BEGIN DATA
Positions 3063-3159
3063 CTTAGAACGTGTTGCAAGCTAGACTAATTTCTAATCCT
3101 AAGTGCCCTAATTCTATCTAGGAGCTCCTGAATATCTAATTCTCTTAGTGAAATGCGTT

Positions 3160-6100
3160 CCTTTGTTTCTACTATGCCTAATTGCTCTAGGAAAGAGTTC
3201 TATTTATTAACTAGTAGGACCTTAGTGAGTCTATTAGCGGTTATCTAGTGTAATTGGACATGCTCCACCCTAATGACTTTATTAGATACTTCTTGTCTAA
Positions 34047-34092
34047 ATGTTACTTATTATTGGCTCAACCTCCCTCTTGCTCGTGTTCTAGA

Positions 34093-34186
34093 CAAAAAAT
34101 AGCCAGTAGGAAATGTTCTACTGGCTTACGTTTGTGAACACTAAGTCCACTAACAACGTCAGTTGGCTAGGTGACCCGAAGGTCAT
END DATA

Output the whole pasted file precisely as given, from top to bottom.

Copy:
Positions 3063-3159
3063 CTTAGAACGTGTTGCAAGCTAGACTAATTTCTAATCCT
3101 AAGTGCCCTAATTCTATCTAGGAGCTCCTGAATATCTAATTCTCTTAGTGAAATGCGTT

Positions 3160-6100
3160 CCTTTGTTTCTACTATGCCTAATTGCTCTAGGAAAGAGTTC
3201 TATTTATTAACTAGTAGGACCTTAGTGAGTCTATTAGCGGTTATCTAGTGTAATTGGACATGCTCCACCCTAATGACTTTATTAGATACTTCTTGTCTAA
Positions 34047-34092
34047 ATGTTACTTATTATTGGCTCAACCTCCCTCTTGCTCGTGTTCTAGA

Positions 34093-34186
34093 CAAAAAAT
34101 AGCCAGTAGGAAATGTTCTACTGGCTTACGTTTGTGAACACTAAGTCCACTAACAACGTCAGTTGGCTAGGTGACCCGAAGGTCAT